Arkadiy Redko with his comrades

Arkadiy Redko with his comrades

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I am photographed with my fellow comrades for the memory. This photo was taken in Frankfurt an der Oder in 1946. I joined the army in June 1942. In late 1944 we came to Poland. The attack on Berlin began in April 1945. Those were horrific battles. Our attack lasted few days and we incurred great losses. However, this was all we could do - and we won. This was the last big battle. I was near Berlin, when the war came to an end. On the early morning of 9th May we heard on the radio about the victory. This was such holiday! There was a festive meeting in the regiment. Everyone, even strangers, kissed each other, talked about the end of the war and the life at the front. We went to Berlin, and I and my fellow comrades signed on the wall of the Reichstag. Our peaceful life began. After the war I served in Germany for five years. My year of recruitment to the army, 1942, meant that I was subject to demobilization in 1950. During my service in Germany I was aware of the events in the USSR from magazines, newspapers and the radio. In 1948 the campaign against 'cosmopolitans' began in the USSR. I knew about this from newspapers. Almost every issue of the newspaper published an article about Jewish scientists, artists, writers or poets accused of incredible things, even of their efforts to destroy the USSR. I couldn't believe those people were against the Soviet power and Stalin. Sometimes I bumped into names I knew, like Lev Kvitko [25], a Jewish writer, and others. I was sure they were innocent and couldn't understand why they were referred to as cosmopolitans. It wasn't just me, a 24-year old guy, but also older people who had no doubts about the truthfulness of what the papers published. I had an ambiguous attitude to this: I could not believe that the people whom I had known and respected were guilty and I couldn't distrust Stalin. Jews were blamed for everything; it was like there was an entire Jewish conspiracy. I didn't experience any change in attitude towards me in my regiment, but I sensed that the attitude towards Jews on the whole had changed. In 1950 I demobilized and returned to my family in Kiev.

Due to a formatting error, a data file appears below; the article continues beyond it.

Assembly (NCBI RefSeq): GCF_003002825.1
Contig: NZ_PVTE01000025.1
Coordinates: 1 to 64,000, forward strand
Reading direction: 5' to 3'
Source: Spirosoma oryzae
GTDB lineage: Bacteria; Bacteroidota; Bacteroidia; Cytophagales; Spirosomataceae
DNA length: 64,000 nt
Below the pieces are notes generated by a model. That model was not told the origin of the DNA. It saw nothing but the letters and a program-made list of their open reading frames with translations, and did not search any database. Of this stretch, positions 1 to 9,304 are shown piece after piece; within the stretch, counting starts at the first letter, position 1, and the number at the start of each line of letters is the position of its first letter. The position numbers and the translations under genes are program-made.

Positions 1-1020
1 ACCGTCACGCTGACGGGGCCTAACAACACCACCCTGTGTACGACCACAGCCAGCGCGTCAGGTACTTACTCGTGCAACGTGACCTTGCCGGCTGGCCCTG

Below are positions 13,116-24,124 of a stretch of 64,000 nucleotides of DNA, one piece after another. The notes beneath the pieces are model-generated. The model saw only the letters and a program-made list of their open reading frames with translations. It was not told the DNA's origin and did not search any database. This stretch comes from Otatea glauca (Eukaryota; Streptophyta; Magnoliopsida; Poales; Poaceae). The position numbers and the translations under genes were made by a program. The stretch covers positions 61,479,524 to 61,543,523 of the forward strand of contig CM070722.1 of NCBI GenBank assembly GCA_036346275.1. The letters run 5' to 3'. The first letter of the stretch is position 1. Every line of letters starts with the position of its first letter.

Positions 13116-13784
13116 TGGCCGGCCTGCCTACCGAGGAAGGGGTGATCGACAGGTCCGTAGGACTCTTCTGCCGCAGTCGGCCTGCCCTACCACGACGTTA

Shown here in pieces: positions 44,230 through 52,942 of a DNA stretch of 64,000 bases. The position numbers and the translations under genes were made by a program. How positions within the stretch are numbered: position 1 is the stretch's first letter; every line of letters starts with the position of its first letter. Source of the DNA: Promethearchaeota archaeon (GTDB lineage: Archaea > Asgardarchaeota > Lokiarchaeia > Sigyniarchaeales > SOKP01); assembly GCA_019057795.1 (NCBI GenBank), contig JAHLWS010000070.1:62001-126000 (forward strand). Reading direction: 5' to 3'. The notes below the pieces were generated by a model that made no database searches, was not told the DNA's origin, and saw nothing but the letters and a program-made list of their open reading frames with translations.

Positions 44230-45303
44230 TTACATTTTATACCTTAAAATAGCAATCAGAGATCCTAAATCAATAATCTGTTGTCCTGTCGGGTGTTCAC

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Interviewee

Arkadiy Redko